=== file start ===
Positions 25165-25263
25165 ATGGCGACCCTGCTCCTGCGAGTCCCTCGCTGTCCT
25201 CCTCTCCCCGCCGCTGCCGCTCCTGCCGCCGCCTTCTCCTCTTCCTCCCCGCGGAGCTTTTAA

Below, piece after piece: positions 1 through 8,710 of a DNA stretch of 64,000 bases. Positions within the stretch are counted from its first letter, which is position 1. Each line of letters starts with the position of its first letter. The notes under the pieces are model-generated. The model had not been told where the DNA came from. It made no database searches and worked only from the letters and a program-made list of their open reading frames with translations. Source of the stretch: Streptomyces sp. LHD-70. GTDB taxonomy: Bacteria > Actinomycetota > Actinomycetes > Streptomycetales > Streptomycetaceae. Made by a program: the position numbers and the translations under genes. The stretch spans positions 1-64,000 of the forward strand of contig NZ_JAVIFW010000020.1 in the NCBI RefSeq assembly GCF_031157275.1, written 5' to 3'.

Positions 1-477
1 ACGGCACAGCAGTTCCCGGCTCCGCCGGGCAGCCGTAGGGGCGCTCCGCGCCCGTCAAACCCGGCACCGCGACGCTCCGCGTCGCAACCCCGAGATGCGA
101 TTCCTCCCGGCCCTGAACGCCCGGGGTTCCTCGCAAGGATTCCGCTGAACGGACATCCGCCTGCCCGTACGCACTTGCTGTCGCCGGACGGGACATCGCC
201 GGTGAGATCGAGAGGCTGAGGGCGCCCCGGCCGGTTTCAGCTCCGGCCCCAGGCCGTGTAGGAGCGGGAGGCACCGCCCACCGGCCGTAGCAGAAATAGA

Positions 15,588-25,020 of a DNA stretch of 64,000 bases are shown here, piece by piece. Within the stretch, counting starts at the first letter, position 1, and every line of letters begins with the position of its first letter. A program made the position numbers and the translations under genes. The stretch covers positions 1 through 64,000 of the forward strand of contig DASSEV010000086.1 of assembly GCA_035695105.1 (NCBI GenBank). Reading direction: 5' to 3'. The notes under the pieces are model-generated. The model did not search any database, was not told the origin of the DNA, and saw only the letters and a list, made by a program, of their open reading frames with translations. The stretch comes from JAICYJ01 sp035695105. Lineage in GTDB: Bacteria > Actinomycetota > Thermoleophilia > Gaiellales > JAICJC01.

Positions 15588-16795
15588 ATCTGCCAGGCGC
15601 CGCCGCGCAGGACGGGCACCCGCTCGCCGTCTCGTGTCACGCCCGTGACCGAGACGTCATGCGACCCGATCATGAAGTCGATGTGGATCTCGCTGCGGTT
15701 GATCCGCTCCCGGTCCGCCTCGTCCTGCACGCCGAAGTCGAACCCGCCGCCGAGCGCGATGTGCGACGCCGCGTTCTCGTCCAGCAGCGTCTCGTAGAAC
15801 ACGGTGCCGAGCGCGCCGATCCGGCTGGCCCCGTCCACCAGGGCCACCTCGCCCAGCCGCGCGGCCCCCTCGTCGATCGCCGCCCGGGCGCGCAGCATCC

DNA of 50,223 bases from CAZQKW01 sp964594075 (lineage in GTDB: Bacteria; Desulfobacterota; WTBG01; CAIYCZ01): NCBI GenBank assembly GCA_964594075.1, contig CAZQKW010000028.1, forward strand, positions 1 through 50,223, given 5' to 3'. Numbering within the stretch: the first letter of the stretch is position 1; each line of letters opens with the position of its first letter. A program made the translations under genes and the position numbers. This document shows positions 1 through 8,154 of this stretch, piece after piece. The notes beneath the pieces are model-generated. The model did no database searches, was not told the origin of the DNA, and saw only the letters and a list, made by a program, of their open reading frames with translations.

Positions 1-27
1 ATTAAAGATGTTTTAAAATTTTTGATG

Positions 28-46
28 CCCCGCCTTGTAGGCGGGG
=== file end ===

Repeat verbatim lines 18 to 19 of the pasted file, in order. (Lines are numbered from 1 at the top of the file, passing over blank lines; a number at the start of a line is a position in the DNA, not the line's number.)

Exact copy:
Positions 28-46
28 CCCCGCCTTGTAGGCGGGG